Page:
It's not what you might think. Ezra Klein at vox.com explains.
"Endemic" is, for now, the scariest word in the Ebola epidemic. It would mean that Ebola becomes a constant threat rather than an episodic one. It would mean that every health system everywhere in the world would have to constantly worry about an outbreak of Ebola. As Thomas Frieden, director of the CDC, told me, if Ebola became endemic, "anytime anyone comes to our country from a place where they've had Ebola, we'd have to see if they had a fever, and if they did, we would have to treat them as if they did have Ebola until we ruled it out."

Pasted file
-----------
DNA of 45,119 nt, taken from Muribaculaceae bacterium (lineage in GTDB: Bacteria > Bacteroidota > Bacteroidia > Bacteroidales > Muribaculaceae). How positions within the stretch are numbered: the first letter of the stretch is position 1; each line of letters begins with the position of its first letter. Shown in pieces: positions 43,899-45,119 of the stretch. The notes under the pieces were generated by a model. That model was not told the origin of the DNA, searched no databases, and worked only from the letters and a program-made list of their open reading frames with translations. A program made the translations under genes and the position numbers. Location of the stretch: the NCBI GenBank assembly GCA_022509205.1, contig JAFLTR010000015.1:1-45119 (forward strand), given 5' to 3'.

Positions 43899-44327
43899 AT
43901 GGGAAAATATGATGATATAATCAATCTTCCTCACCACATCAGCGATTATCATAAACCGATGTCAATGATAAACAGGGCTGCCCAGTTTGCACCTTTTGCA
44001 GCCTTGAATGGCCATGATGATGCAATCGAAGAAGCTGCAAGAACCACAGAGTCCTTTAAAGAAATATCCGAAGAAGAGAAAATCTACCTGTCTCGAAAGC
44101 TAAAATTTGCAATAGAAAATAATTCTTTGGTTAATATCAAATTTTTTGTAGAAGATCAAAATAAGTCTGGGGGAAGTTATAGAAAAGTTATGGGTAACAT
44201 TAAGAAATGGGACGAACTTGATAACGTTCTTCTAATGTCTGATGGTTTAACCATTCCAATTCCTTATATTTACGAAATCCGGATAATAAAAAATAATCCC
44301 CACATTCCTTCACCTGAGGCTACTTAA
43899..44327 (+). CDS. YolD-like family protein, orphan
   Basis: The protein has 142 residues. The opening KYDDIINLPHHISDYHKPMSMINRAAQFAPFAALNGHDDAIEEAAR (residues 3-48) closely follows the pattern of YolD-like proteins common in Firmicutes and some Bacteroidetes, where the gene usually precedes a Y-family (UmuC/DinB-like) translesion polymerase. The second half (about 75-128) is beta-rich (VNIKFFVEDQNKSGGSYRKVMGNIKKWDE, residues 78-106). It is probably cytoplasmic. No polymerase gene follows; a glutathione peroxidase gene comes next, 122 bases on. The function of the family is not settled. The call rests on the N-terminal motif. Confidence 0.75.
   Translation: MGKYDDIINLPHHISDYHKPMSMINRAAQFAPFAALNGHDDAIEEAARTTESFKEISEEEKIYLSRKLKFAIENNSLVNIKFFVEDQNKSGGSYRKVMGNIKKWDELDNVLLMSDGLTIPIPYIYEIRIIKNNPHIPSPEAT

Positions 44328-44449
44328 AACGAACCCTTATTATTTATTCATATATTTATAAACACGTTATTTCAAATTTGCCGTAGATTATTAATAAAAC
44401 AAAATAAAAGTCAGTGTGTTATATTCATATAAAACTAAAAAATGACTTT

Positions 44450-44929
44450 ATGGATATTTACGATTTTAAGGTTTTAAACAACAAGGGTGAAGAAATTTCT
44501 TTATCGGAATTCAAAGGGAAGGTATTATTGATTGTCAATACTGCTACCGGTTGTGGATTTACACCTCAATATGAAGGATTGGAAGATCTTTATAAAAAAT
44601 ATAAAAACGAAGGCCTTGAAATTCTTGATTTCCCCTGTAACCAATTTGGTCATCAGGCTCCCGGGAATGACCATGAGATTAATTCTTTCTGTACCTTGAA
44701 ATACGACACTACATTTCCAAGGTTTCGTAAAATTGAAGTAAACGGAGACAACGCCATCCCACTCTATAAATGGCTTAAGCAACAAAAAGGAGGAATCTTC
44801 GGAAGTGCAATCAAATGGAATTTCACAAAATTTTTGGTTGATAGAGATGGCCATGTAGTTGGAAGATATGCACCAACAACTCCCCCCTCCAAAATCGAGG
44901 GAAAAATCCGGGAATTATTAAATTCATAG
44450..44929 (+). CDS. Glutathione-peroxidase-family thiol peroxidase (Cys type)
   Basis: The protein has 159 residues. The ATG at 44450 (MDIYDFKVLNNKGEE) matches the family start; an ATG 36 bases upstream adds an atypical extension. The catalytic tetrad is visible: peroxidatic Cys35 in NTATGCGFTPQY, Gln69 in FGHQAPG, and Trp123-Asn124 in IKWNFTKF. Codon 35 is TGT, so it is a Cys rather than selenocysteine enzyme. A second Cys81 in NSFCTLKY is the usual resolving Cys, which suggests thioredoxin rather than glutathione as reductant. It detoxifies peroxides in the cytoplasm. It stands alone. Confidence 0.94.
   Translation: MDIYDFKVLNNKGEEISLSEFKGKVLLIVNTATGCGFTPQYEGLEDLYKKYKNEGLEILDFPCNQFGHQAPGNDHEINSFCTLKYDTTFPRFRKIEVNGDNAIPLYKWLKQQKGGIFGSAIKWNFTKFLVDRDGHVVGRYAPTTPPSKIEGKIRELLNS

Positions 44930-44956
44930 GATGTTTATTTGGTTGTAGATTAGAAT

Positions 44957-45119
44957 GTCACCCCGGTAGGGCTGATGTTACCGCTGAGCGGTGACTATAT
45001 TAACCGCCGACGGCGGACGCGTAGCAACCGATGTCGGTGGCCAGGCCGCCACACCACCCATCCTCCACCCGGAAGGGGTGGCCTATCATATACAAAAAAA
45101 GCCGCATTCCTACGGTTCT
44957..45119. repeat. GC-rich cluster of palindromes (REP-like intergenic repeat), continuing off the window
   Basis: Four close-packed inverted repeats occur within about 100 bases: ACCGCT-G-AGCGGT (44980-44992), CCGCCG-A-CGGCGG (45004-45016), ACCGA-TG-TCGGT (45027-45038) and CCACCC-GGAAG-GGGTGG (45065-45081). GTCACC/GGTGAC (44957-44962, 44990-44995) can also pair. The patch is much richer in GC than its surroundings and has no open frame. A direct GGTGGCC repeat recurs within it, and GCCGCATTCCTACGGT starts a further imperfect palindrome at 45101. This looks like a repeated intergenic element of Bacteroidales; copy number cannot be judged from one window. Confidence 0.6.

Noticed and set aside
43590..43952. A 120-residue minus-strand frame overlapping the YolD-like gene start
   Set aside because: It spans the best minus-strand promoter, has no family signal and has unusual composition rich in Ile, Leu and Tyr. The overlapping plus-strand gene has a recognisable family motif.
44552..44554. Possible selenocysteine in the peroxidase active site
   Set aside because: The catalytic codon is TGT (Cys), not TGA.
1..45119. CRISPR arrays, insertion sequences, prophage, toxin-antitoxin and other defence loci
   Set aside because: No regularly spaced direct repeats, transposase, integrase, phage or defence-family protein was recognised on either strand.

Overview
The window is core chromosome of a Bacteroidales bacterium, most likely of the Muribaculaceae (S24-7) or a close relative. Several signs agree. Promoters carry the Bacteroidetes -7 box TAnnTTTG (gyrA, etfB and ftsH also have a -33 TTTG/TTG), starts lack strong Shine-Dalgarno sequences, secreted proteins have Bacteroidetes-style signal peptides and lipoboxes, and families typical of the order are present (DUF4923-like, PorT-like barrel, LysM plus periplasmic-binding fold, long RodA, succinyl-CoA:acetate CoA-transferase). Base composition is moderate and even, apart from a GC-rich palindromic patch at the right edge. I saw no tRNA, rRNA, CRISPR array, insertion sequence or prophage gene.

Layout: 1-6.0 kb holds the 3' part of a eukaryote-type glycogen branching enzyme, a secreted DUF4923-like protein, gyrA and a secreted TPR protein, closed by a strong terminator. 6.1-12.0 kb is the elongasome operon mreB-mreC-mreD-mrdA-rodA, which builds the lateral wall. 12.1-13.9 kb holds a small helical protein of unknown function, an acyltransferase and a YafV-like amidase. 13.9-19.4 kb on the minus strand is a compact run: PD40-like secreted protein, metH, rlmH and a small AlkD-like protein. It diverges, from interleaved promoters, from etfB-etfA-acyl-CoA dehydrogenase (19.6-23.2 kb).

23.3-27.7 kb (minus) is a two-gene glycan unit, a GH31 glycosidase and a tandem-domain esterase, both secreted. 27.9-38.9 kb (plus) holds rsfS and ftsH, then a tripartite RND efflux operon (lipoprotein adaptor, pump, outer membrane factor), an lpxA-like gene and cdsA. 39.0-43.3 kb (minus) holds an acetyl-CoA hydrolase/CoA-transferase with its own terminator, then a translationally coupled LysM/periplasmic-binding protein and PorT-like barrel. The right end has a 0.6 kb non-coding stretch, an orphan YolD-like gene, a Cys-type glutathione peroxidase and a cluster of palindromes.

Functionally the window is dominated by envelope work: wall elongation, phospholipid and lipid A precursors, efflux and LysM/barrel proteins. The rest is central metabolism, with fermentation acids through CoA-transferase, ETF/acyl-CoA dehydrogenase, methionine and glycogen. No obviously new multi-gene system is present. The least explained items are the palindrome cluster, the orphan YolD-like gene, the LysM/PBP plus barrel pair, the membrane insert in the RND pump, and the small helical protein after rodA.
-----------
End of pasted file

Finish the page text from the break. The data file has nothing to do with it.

And if Ebola becomes endemic in West Africa, all this will get much worse. In addition to the ongoing breakdown in basic services, it will be harder for West Africans to travel because few countries will let them in, it will be harder for them to trade because fewer businessmen will want to travel to the region, it will be harder for them to invest because international bankers will be scared off by the disease. It could set the region's development back decades. That's worth panicking over, not because it might kill vast numbers of Americans, but because it might cause a vast amount of human suffering.
And that is why it is worth the effort and gobs of money to control Ebola yesterday.